Archive for the ‘Photography’ Category
W. B. Yeats and Ireland: Photographs, Music, and a Reading, with Dorien Staljanssens, James Cleveland, and Lloyd Schwartz—a Christmas Gift from New York Arts
In the spirit of the Twelve Days of Christmas as a time for quiet reflection and a turning inwards, we’d like to offer a gift of a recording of New York Arts‘s second performance event, held on June 1, 2013, at 7 pm, in connection with my own exhibition of photographs of Western Ireland at the Centerpoint Gallery in New York City: a reading/concert in which the acclaimed poet, Lloyd Schwartz, Senior Classical Music Editor of New York Arts, read poems by W. B. Yeats with interludes of traditional Irish music played by Dorien Staljanssens, flute, and James Cleveland, fiddle.
“I certainly feel lucky to have been working during this period,” said Nathan Benn, one of the masters of Kodachrome along with his older contemporaries William Eggleston (b. 1939) and Stephen Shore (b. 1947). Benn shot for National Geographic Magazine from 1972 ti 1991, documenting people and places around the globe. He recently collected 108 of his images from the period, photographs of the Northeast, Midwest and parts of the southern United States, in a stunning coffee-table book, “Kodachrome Memory, American Pictures 1972-1990” published this year by Powerhouse Books in Brooklyn, New York.
Photographer Max Hirshfeld, who came to Washington, DC, in 1969 from a small, Southern town, has always been fascinated with “the other Washington,” as he calls it, the creative community in the city that has nothing to do with the federal government. This spring he began photographing key players in the DC art scene—poets, novelists, actors, directors, critics, dancers, architects and patrons—and the result is a stunning series of 33 portraits, called “Illuminaries,” now on display at Hemphill Fine Arts in downtown Washington through July 27th. It is part of the gallery’s larger exhibit on the Artist-Citizen.
New York dealer Robert Burge, who specializes in 20th century photography, described this year’s three-day AIPAD fair, which concluded April 7 at the Park Avenue Armory in New York, as “more buoyant than previous years.”
“Contemporary photography is always a tougher sell than well-known vintage work,” he said, “but people were buying, writing checks. There was less talk about spousal approval…”
Now in its 33rd year, The Association of International Photography Art Dealers (AIPAD) annual exhibition attracted 82 dealers from around the country and a smattering of foreign cities, including London, Paris, Berlin, Buenos Aires, Sydney, Osaka, and Jerusalem. The show traditionally has strength in fine, museum-quality vintage prints, but the show-stoppers this year were primarily contemporary photographs, many the product of digital manipulation, which seems to have moved into a new phase with gimmickry giving way to photographs that more closely resemble fine art—and are stunningly beautiful. The images are fresh and original and, indeed, visitors responded with their wallets.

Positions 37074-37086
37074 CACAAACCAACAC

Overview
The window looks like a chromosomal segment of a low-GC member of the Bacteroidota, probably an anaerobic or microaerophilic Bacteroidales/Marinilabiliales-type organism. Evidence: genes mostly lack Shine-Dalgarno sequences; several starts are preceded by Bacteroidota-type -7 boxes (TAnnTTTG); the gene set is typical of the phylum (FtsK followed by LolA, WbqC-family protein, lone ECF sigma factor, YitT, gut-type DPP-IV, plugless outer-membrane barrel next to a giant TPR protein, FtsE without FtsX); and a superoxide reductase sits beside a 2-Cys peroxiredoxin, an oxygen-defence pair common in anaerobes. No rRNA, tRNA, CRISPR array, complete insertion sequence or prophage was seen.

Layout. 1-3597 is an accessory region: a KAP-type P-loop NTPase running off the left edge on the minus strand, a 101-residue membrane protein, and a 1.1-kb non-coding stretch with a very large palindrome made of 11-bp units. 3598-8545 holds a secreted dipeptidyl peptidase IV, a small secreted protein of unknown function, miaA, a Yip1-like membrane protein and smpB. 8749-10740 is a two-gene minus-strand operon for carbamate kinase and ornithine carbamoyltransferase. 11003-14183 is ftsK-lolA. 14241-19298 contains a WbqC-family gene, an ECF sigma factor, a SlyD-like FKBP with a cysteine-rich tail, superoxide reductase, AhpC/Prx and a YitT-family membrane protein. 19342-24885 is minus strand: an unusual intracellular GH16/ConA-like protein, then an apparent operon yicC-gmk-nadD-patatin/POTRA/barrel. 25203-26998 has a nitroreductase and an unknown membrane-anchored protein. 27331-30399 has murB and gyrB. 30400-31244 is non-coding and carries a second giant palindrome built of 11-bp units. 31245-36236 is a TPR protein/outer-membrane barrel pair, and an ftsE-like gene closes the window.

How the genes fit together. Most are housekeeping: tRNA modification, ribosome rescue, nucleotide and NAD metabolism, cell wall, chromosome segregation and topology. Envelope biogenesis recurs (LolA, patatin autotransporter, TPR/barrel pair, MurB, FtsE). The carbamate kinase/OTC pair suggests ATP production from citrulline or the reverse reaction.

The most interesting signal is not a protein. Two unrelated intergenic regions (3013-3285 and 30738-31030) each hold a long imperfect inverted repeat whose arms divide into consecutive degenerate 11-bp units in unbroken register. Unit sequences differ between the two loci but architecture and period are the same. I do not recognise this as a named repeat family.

Leonard Freed, The Italians (Io amo l’Italia), exhibition now at Ersel, Torino, until July 31, 2012.
Leonard Freed, The Italians, Quantuck Lane Press, 2011, exhibition now at Ersel, Torino, through July 31, 2012. The great documentary art photographer’s warm-hearted, but sharply observed takes on Italian life between 1956 and 2005 appear in 190 superb duotone illustrations. With an introductory essay in English and Italian by Berkshire Review/New York Arts editor, Michael Miller. […]
The Hudson River: A Great American Treasure Photographed by Greg Miller, Foreword by Bill McKibben, Introduction by Ned Sullivan Rizzoli 2008 $50.00 (US), $57.50 (CAN) ISBN: 978-0-8478-3152-4 (0-8478-3152-3) A selection of 18 photographs is on exhibition at the Rensselaerville Institute through May 31. The Romantic Landscape: Photographs in the Tradition of the New York Hudson […]
Police Work: Photographs by Leonard Freed, 1972-1979, at the Museum of the City of New York, Dec. 20, 2011 – Mar 18, 2012
A selection of vintage prints from Leonard Freed’s book, Police Work (1980) recognizes the gift of Freed’s widow, Brigitte Freed of this material. As powerful an observer of human life as he was a photographic artist, Freed spent eight years observing the work of the New York Police Department. In his prefatory note to the […]
Can we still call photography a young market in the art world? If we look back to the 17th century sales of paintings, drawings, and antiquities, yes, obviously, but also, there is enough work still on the market that most photography sales can offer a quite comprehensive survey of whatever field they may occupy. In […]